Words are often more limiting than what they aim to describe and this is true of all the words we have come up with to describe the tango roles. "Man" and "woman" limit the roles to specific genders while "leader" and "follower" limit the roles to specific attitudes. Neither really describes the circularity of the relationship and how both partners must listen to each other, take initiative, complete each other's actions and, ultimately, dance as one.

In any case it is generally accepted, and in my opinion absolutely true, that whatever their traditional or preferred role, the best dancers are those who know how to dance both. They are the ones who both lead and follow, express and listen, give and take – and therefore connect more completely to their partner.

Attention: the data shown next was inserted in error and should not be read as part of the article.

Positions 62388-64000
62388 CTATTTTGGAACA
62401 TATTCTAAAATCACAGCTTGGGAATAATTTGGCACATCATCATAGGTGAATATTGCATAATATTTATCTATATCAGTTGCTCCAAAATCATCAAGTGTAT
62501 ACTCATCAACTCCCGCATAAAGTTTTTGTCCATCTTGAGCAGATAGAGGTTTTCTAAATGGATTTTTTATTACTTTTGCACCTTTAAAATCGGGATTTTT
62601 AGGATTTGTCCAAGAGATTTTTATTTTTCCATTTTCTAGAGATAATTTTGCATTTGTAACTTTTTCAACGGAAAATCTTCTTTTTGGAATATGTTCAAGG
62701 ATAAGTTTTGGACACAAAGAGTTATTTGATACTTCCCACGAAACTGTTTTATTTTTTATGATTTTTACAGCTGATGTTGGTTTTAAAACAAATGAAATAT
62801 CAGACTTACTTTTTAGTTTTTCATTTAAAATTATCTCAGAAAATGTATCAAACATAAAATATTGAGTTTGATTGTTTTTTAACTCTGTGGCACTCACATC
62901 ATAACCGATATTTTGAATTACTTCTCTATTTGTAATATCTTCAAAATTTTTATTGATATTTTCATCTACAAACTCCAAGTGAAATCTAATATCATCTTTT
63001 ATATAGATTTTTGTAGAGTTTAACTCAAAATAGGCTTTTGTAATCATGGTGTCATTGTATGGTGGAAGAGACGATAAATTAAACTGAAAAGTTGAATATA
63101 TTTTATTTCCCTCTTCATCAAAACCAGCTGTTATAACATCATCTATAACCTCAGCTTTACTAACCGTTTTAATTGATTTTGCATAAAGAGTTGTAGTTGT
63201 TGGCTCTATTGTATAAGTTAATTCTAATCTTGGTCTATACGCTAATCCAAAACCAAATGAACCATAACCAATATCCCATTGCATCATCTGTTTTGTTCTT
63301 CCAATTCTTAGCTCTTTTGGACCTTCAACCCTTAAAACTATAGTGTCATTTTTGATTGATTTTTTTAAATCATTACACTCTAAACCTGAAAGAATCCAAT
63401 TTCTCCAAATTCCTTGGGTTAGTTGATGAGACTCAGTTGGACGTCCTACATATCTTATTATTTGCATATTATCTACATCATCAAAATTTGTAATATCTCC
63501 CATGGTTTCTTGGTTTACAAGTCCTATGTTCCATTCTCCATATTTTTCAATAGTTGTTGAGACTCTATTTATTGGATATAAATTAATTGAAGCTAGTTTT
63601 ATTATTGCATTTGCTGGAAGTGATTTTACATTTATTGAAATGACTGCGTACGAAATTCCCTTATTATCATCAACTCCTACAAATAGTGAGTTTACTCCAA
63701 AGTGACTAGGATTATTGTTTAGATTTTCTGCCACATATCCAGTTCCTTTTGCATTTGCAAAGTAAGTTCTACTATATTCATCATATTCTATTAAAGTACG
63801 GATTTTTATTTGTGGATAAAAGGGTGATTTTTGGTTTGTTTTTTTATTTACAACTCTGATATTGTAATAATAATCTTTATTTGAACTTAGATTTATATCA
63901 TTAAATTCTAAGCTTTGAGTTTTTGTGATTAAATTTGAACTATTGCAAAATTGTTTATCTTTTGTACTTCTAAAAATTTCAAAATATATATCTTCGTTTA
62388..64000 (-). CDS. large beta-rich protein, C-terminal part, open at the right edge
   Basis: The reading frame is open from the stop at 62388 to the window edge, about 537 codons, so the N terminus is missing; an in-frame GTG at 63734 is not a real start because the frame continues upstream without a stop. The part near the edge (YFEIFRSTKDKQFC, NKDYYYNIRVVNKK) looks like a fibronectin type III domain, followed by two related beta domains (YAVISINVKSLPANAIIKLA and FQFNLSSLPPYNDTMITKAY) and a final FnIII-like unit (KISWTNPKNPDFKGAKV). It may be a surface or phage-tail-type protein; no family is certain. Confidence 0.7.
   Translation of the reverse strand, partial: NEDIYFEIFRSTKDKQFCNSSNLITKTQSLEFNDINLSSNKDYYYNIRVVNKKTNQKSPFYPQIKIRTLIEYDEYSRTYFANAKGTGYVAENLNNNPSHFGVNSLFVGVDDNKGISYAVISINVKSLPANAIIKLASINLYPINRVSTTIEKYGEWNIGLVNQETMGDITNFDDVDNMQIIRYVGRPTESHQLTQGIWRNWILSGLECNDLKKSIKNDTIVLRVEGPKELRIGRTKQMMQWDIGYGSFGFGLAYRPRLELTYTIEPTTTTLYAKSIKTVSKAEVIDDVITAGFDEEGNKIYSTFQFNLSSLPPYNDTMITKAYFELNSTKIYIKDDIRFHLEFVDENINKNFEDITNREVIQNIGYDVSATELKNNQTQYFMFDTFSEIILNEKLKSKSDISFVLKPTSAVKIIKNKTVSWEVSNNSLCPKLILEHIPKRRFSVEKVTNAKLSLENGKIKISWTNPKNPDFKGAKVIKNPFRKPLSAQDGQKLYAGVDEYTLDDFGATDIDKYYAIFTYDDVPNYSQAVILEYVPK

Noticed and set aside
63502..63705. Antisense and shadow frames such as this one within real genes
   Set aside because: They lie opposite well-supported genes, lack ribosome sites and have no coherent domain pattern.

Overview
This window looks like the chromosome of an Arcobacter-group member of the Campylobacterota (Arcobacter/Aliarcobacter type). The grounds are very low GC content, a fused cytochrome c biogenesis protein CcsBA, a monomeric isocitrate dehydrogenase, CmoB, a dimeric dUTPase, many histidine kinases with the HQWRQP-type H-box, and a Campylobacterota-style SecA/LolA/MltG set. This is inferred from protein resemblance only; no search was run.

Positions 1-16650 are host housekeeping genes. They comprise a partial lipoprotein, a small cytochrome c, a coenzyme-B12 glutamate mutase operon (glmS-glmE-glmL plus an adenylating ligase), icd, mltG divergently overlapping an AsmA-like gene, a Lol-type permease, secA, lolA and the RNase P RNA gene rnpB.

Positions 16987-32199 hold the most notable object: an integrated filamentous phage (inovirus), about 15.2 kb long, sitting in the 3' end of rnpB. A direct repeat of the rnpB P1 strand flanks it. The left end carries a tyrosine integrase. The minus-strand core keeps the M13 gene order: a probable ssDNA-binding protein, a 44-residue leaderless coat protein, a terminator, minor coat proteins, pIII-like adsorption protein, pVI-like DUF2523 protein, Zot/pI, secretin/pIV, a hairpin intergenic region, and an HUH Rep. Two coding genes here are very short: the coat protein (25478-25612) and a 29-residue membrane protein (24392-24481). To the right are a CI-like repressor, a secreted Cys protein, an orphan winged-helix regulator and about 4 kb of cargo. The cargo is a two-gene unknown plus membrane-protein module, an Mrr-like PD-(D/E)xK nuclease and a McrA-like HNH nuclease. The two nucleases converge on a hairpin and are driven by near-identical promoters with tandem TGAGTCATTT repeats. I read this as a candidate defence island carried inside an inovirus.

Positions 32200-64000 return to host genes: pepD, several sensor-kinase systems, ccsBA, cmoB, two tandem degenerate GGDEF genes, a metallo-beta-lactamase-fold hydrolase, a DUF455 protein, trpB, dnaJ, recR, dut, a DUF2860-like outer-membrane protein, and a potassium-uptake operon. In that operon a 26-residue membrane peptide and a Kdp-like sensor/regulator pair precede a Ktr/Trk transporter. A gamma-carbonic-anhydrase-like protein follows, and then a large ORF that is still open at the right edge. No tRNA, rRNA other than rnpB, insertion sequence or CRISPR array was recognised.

1. Great Blog Andrea! Thank you for your time and effort in offering excellent clarifying information that supports the broader and deeper understanding of the dance so loved, called the Argentine Tango.

    1. Thank YOU for your feedback, Klaus. I love to write and I love tango, so it is truly my pleasure!

  2. Great points, thanks you. Concerning the leader/follower dichotomy, certainly agree that they are two sides of the same coin, and also agree that in English at least this terminology has problematic connotations... I usually prefer to use the term "navigator" for the leader, as navigation is really the one and only responsibility of that role. And, I also like to repeat as often as I get the chance to, that the (good) leader is always following the follower ;-)

  3. Nice! It seems we are in total agreement. Thanks for taking the time to read and comment!